< Back to article list

5 Top Tips Event Organisers Should Share With Their Speakers

by admin

Any speakers you plan on having present at your event need to be confident and assured whilst giving a talk in order to keep an audience engaged. A speaker who does nothing more than repeat text that’s on a presentation is not going to provide a meaningful engaging experience for attendees.

To help combat that, it can be good idea for event organisers to give their speakers a few tips in order to help them deliver a presentation that will keep attendees on the edge of their seat. Most attendees will be there for a high quality learning / networking experience; and it’s the job of the speaker to educate and create an environment which will allow attendees to do this.

At the end of the day, your speakers need to deliver – share these 5 top tips to make sure they do.

1. Research content

Before your speakers even think about picking up the microphone, they need to have a solid understanding of who they’re speaking to. They can speak to potential attendees and ask what themes they might be interested in or want to learn more about.

Ask them to do their research! Looking at online forums or social media related to your event may give your speakers a better understanding of the kind of questions that the audience may ask. The worst speakers are the ones who assume they know what the audience want to hear. Asking your speaker to do their research is undoubtedly one of the most important things to do to help get the most out of them, and hopefully, a successful presentation.

2. Creating a more meaningful experience

Providing example(s) that attendees can relate to is a fantastic way to create instant credibility and build a strong emotional connection with them. This doesn’t need to be personnel to the speaker, the story could be related to a friend or colleague and work just as well.
The story telling technique shows that the presenter is familiar to the challenges faced by attendees, even if the speaker hasn’t faced them personally.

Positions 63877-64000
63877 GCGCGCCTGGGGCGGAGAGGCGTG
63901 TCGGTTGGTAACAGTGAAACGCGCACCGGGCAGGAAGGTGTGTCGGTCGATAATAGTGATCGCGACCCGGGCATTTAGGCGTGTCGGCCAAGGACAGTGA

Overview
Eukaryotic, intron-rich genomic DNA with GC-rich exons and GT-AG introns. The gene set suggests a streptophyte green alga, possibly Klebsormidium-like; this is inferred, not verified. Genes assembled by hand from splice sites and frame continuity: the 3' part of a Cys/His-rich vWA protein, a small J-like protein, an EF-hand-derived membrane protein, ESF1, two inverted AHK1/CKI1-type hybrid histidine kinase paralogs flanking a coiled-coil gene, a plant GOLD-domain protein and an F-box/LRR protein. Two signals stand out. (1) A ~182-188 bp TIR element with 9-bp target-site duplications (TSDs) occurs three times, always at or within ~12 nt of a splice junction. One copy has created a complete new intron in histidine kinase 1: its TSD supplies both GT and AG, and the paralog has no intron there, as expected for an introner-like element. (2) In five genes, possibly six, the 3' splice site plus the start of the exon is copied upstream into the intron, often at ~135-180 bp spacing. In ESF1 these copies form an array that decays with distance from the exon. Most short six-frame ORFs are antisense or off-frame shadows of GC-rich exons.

3. Say no to text heavy slides

Build simple, visual slides. In the opening sequence of Steve Jobs’ iPhone presentation, he introduced three new revolutionary products and the first twelve slides used 19 words. Now, we’re not all Steve Jobs, but if he can introduce the iPhone to the world using a PowerPoint that has just over a dozen words then spending time refining a presentation to make it more appealing to attendees can have a real effect on the information that they retain.

We’re not saying “no” to text on a slide, but just avoid creating text heavy slides – keep them simple and clear. When done properly, slides can be used to enforce powerful statements and can be truly effective.

4. Ask questions

To create a truly meaningful experience, attendees should feel that they’re involved or they will just lose interest. Make the audience an active part of the presentation by asking them questions. These could be questions asking the audience to raise their hand if they would like to answer.

What you shouldn’t do, is to randomly point someone out of the audience and get them to speak in in front of people. Some people do not like being involuntary put on the spot.

5. Technology is your friend

There seems to be a stigma among speakers and event planners that attendees shouldn’t use phones during presentations. We live in the 21st century and your events should be using technology to enhance the overall experience for attendees.

In order to truly reach attendees, speakers must engage them with technology. Tools such as Glisser can be used to create an interactive questions board, where the audience can vote on the questions of most interest.

Twitter is another example of using tech to engage attendees. Creating a simple hashtag that the audience can use to comment and interact with during the presentation is great for interaction. It also creates a buzz that will carry on the engagement post event.


To find out how Symphony can help you with your events. Please call our support team on 0114 279 4990, or